Nordic walking, a Finnish invention that captured the imagination of the world years ago, is now in a rut. Even as studies continue to roll in touting its health benefits, it seems to have an image problem.
Researcher Mika Venojärvi from the University of Eastern Finland’s Institute of Biomedicine says that the pastime is largely associated with women and seniors, not men and young people. Most people do not consider Nordic walking as a sport, he laments, but a movement is now underway to change this.
“When done properly, in a hilly terrain for example, Nordic walking can definitely be classified as a sport. And if you use the poles to maximum effect, it becomes much more effective,” he says.
A plethora of health benefits
Nordic walking is ideal for overweight exercisers, as it reduces strain on the knees and causes less musculoskeletal problems than for example jogging. Yet everyone can stand to benefit from this effective endurance sport.
A Finnish study released a few years ago showed that Nordic walking, also known as pole walking, has many health benefits. In the study, middle-aged men that were either slightly or significantly overweight increased their aerobic fitness by 20 percent from baseline. Their body fat, total cholesterol count and bad cholesterol counts also fell.
“The control group that worked out in a gym only showed a five percent aerobic fitness improvement, a clear difference compared to the Nordic walkers,” says Venojärvi.
New campaign to promote the sport
An effort is now underway to improve the dowdy reputation of the sport. The International Nordic Walking Association issued a statement on October 16 setting out the definition of Nordic walking, a glossary of key terms and a brief history.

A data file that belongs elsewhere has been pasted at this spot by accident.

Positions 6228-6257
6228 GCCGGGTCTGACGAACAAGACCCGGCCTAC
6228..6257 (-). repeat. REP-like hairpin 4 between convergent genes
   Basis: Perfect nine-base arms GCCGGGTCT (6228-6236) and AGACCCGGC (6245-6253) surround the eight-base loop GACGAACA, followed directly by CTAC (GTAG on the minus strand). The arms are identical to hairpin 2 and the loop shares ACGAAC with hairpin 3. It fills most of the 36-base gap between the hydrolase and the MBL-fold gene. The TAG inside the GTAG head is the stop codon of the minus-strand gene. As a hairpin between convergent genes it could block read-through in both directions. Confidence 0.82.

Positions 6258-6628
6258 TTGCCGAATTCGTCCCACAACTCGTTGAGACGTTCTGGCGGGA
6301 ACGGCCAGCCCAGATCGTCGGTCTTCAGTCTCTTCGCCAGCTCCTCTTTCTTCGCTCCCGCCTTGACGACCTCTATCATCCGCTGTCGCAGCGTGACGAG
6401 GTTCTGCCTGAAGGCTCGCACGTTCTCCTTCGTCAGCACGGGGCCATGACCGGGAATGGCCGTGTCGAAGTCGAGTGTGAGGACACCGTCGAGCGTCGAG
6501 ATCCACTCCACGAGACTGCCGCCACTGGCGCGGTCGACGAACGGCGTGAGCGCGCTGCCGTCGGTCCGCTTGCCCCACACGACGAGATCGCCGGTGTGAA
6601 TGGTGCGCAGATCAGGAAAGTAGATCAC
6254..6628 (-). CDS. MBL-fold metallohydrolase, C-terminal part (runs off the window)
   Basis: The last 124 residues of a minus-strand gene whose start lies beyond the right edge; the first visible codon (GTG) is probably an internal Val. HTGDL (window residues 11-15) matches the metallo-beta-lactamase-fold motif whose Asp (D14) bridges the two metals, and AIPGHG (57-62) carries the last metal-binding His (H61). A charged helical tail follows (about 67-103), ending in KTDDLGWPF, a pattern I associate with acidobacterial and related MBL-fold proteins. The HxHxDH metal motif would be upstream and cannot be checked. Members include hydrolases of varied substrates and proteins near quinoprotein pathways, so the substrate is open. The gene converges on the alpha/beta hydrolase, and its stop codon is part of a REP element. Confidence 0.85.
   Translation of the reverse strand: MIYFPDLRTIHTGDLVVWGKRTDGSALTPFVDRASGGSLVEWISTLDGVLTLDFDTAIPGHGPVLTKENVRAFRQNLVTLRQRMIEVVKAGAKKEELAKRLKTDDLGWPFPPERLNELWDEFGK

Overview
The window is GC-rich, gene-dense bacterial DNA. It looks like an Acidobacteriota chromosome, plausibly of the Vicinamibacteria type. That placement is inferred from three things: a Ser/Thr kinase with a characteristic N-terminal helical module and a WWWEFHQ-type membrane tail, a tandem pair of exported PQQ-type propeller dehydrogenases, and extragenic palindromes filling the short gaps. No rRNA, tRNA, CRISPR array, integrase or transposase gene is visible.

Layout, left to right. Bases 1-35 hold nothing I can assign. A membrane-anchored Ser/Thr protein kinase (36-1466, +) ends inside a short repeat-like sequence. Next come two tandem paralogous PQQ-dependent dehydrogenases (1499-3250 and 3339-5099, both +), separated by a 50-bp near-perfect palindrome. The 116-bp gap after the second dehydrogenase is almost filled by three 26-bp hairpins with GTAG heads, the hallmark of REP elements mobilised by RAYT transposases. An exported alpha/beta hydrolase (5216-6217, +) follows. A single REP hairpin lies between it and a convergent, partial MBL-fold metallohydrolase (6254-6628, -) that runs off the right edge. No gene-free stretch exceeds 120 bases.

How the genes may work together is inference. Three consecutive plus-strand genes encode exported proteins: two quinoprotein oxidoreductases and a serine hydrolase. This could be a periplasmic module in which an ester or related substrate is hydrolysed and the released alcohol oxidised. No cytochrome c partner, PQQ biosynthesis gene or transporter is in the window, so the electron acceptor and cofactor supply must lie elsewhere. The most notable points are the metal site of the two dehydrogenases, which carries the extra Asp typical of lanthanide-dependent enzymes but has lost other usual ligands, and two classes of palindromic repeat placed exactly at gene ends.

“The goal is to speak in clear terms about Nordic walking from here on out: what it is, what benefits it brings, and harmonizing various practices into one,” says Venojärvi.
Over half a million people in Finland are estimated to go Nordic walking regularly, and 10 to 14 million do it worldwide, depending on the source. Outside of Finland, Venojärvi says the sport has the most enthusiasts in Sweden and Austria, and it is gaining ground in Russia. There is still work to do, however, to spread the word.
“We are planning how we can pump the image of Nordic walking and make it sportier. It may not be a competitive sport, but it does suit people of all different ages and sizes,” he continues.
Practice makes perfect when it comes to the proper technique
Nordic walking is a Finnish invention dating back to the 1930s. Cross-country skiers trained during summer months by walking with their ski poles. The first custom-made Nordic walking poles, shorter with rubber tips, were manufactured in 1997.
“As late as the early 90s people were still walking with their ski poles and I think that is part of the reason for the sport’s poor image today. As soon as the custom poles hit the market, the number of walkers skyrocketed from hundreds to hundreds of thousands,” says Venojärvi.
Although Nordic walking looks easy, it doesn’t come naturally without technical training, even to the cross-country crazy Finns. Venojärvi gives some helpful tips: maintain good posture, walk naturally, keep your hands and arms loose and relaxed and push off from the ground slightly once the pole is thrust behind you.
“You often see people Nordic walking with the poles moving in front of their body the whole time. In this case, the poles are only being used for balance. It is best to use the whole range of arm movement to extend the pole behind you as well,” he says.